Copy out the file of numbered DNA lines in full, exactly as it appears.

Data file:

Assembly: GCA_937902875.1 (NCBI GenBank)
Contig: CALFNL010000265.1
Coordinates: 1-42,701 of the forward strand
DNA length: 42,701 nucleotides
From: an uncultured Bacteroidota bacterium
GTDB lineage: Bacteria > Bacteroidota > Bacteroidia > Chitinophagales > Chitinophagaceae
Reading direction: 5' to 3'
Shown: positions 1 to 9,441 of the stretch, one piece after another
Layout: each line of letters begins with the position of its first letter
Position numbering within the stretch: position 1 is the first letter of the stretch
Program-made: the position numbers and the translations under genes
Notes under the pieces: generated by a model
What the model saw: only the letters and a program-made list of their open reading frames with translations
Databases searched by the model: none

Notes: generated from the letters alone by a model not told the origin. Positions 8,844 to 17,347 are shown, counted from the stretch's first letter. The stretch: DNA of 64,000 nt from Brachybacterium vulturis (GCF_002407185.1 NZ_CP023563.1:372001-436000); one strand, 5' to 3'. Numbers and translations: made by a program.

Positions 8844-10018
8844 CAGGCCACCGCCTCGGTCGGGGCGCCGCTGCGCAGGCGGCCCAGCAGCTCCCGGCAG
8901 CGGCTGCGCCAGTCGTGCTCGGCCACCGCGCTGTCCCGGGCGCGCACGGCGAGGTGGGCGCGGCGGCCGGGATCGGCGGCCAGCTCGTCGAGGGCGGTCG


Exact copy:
Assembly: GCA_937902875.1 (NCBI GenBank)
Contig: CALFNL010000265.1
Coordinates: 1-42,701 of the forward strand
DNA length: 42,701 nucleotides
From: an uncultured Bacteroidota bacterium
GTDB lineage: Bacteria > Bacteroidota > Bacteroidia > Chitinophagales > Chitinophagaceae
Reading direction: 5' to 3'
Shown: positions 1 to 9,441 of the stretch, one piece after another
Layout: each line of letters begins with the position of its first letter
Position numbering within the stretch: position 1 is the first letter of the stretch
Program-made: the position numbers and the translations under genes
Notes under the pieces: generated by a model
What the model saw: only the letters and a program-made list of their open reading frames with translations
Databases searched by the model: none

Notes: generated from the letters alone by a model not told the origin. Positions 8,844 to 17,347 are shown, counted from the stretch's first letter. The stretch: DNA of 64,000 nt from Brachybacterium vulturis (GCF_002407185.1 NZ_CP023563.1:372001-436000); one strand, 5' to 3'. Numbers and translations: made by a program.

Positions 8844-10018
8844 CAGGCCACCGCCTCGGTCGGGGCGCCGCTGCGCAGGCGGCCCAGCAGCTCCCGGCAG
8901 CGGCTGCGCCAGTCGTGCTCGGCCACCGCGCTGTCCCGGGCGCGCACGGCGAGGTGGGCGCGGCGGCCGGGATCGGCGGCCAGCTCGTCGAGGGCGGTCG